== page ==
Ofcourse, You Can… :slight_smile:

I couldn’t delete the application in {F1E74294-BEF3-4729-9B75-B4FB1850C747} because I had deleted it about 6 months ago so I even manually removed anything with the name {F1E74294-BEF3-4729-9B75-B4FB1850C747} from both registry and installer folder of documents and settings but it didn’t remove the installer from starup!
so I went to log viewer to see the exact last log before when I got the first error log about the installer after checking I saw two logs from the source crypt32 with the following messages :
Successful auto update retrieval of third-party root list cab from:
Successful auto update retrieval of third-party root list sequence number from:

Is this what happens before updating Comodo firewall? because I’m now sure this is what caused the installer to start at each startup !

here’s a screenshot of it in log viewer

There is a Microsoft tool to get rid of MSI installer related information on your computer: Windows Installer CleanUp Utility.

Run this tool and see it shows your uninstalled program and let it delete the left overs.

nope no sign of that program…

It’s just a bit further down the page on the URL that Eric posted. But, here’s the direct download link…
Please don’t smite me MS!

However, this utility is known to fail at removing any MS Office 2007 MSI issues. So, please take care.

The general rule with MSI data (both file & registry) is never to delete anything manually, always use Windows itself (Add or Remove Programs applet, etc…). MSI can be very tricky & sensitive on this. MSI does sneaky things like use reverse CLSID’s and storing data in unexpected places. Unless you know exactly what you’re doing you can easily make things worse… and I’ve done that myself a few times. :slight_smile:

On the image you posted: I’m not convinced that the Crypt32 messages are related to the MSI issue, since the timing is off. Are there any MSI entries prior to this? They often appear at start-up… obviously. :slight_smile:

However, I do see that there are plenty of MSI entries there, scanning all these might reveal some useful info (ie. the application that MSI is wibbling about).

No, there’s there’s been a misunderstanding, I meant to Eric that windows clean up utiliy didn’t find left overs of that problematic program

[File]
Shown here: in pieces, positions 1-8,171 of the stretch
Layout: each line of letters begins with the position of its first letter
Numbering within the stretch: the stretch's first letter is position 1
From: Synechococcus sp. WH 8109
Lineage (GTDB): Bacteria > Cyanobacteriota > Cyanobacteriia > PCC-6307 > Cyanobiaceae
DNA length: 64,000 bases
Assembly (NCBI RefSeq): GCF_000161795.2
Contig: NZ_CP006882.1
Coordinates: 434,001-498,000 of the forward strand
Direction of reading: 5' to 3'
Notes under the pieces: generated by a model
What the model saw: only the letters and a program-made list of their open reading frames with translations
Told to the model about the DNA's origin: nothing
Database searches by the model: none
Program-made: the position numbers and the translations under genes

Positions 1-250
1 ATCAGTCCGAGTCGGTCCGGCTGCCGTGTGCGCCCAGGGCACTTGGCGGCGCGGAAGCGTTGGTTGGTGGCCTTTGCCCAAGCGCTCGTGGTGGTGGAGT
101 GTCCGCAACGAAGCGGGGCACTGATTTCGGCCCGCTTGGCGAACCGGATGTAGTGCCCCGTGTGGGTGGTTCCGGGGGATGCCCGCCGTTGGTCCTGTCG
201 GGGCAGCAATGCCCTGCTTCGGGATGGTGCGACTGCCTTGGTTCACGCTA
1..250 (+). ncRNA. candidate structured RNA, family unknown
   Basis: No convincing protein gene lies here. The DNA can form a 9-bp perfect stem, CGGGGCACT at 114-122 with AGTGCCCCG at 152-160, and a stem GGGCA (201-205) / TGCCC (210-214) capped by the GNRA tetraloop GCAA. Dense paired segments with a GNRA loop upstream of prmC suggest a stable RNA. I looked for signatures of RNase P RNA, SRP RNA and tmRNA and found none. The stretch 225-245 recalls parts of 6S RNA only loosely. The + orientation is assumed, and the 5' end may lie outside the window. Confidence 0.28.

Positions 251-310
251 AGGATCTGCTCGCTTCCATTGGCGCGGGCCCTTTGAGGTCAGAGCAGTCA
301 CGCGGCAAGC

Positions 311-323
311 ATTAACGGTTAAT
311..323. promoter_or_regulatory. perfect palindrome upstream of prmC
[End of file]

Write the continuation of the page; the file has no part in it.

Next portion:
there are some MSIinstaller logs prior to it but for 6 days before it and they are only information logs and not warning logs meaning they’re not the cause.

those tons of MSI entries began after updating Comodo or maybe from Crypt32 and they all have the same message which I posted it before but I’ll put it here again

warning log
Detection of product ‘{F1E74294-BEF3-4729-9B75-B4FB1850C747}’, feature ‘AlwaysInstall’ failed during request for component ‘{3207D1B1-80E5-11D2-B95D-006097C4DE24}’

information log
Beginning a Windows Installer transaction: {F1E74294-BEF3-4729-9B75-B4FB1850C747}. Client Process Id: 396.

information log
Ending a Windows Installer transaction: {F1E74294-BEF3-4729-9B75-B4FB1850C747}. Client Process Id: 396.

and these logs cycle repeats

I deleted this folder according to logs (Documents and Settings\User\Application Data\Microsoft\Installer{F1E74294-BEF3-4729-9B75-B4FB1850C747}) including its content which were installer of that problematic program but the problem was not fixed :-TD

Is it normal if something else is in Documents and Settings\User\Application Data\Microsoft\Installer\ ? I mean is it a temporary place or permanent ?

The only recourse that I can think of at the moment is to use the Group Policy Editor to flip MSI into verbose mode in order to get it to tell us more about what it is doing. It could be running one of those .MSI files under C:\Windows\Installer (don’t delete any of these). But, unless you already know about these types of things I’m not sure how comfortable you would be with that. Although it might not look much, the Group Policy Editor is a very powerful tool. There’s probably some sort tweak tool that does it, but I cannot find any at the moment (still looking). Anyway, can you confirm your OS in meantime please, thanks.


How about this registry tweak (I’ll still need you to confirm your OS to be sure)… it apparently turns on verbose logging for all Windows MSI installations.

Logging = voicewarmup

This might do what we want without having to use the GPE. You’ll need to take note of the current setting, as it has the potential to fill your event log & you will want to turn it off later.

I have XP sp2, but I don’t know a thing about this Group Policy Editor !